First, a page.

Author: UN Human Rights Committee
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The UN Human Rights Committee adopted (102nd Session) General Comment 34 on States parties' obligations under Article 19 of the ICCPR: Freedoms of opinion and expression (CCPR/C/GC/34). The General Comment provides guidance to States on what the freedoms of opinion and expression mean in practice. Among others, the General Comment refers to: Freedom of expression and the media; Right of access to information; Freedom of expression and political rights; The application of article 19 (3); Limitative scope of restrictions on freedom of expression in certain specific areas; The relationship between articles 19 and 20.

UN, Human Rights Committee. General Comment No. 34. CCPR/C/GC/34. 12 September 2011

Author: Meghan Fischer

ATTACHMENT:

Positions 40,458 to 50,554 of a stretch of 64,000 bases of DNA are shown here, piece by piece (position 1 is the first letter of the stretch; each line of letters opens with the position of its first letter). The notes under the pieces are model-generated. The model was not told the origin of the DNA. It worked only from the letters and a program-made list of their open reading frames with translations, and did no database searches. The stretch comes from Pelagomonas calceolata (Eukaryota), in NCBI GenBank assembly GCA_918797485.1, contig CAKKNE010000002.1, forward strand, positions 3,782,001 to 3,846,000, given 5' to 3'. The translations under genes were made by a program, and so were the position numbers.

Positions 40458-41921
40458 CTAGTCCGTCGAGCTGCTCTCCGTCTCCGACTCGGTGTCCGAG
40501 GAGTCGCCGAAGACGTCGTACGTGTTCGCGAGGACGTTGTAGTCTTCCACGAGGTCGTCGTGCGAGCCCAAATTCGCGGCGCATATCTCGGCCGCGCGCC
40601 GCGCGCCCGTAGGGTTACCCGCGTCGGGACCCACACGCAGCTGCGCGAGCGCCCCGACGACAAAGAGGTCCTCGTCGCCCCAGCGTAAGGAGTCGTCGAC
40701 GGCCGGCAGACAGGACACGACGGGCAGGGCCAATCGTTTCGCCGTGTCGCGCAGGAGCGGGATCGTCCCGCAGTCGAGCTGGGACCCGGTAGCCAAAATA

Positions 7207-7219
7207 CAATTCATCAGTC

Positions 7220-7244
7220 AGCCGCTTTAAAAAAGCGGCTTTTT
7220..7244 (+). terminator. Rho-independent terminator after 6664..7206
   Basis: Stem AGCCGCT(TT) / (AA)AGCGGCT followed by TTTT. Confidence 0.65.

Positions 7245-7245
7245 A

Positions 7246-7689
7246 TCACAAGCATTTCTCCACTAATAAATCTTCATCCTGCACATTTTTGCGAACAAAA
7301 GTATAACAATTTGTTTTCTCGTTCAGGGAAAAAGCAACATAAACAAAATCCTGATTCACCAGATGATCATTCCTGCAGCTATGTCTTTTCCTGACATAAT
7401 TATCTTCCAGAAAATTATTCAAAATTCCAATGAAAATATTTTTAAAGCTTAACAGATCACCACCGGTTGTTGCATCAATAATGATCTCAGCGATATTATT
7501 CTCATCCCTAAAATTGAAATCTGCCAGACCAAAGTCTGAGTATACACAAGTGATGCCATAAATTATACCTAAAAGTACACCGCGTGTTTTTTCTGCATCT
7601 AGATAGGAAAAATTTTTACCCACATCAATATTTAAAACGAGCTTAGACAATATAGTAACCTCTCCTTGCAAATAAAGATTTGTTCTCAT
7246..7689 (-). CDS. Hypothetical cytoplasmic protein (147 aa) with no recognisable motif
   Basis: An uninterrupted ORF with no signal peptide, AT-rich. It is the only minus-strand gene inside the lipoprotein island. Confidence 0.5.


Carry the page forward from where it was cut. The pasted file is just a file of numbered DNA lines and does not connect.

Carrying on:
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“In May 2019, the United Nations Secretary-General introduced the U.N. Strategy and Plan of Action on Hate Speech, an influential campaign that poses serious risks to religious and political minorities because its definition of hate speech parallels elements common to blasphemy laws. U.N. human rights entities have denounced blasphemy laws because they are vague, broad, and prone to arbitrary enforcement, enabling the authorities to use them to attack religious minorities, political opponents, and people who have minority viewpoints. Likewise, the Strategy and Plan of Action’s definition of hate speech is ambiguous and relies entirely on subjective interpretation, opening the door to arbitrary and malicious accusations and prosecutions. The campaign gives cover to countries that want to continue their blasphemy laws—under the guise of banning hate speech—with the endorsement of the United Nations. Indeed, examples of enforcement of hate speech laws in Indonesia, Russia, North Macedonia, and Denmark reveal that countries use these laws, just as they use blasphemy laws, to punish the expression of minority viewpoints. This Article is the first to highlight the dangers posed to religious and political minorities by the U.N. Strategy and Plan of Action on Hate Speech, which will only become more influential within the United Nations and across U.N. Member States the longer it is left unchecked. This Article shows human rights advocates and Member States that support minority rights why they must immediately denounce and call for the revocation of the campaign.”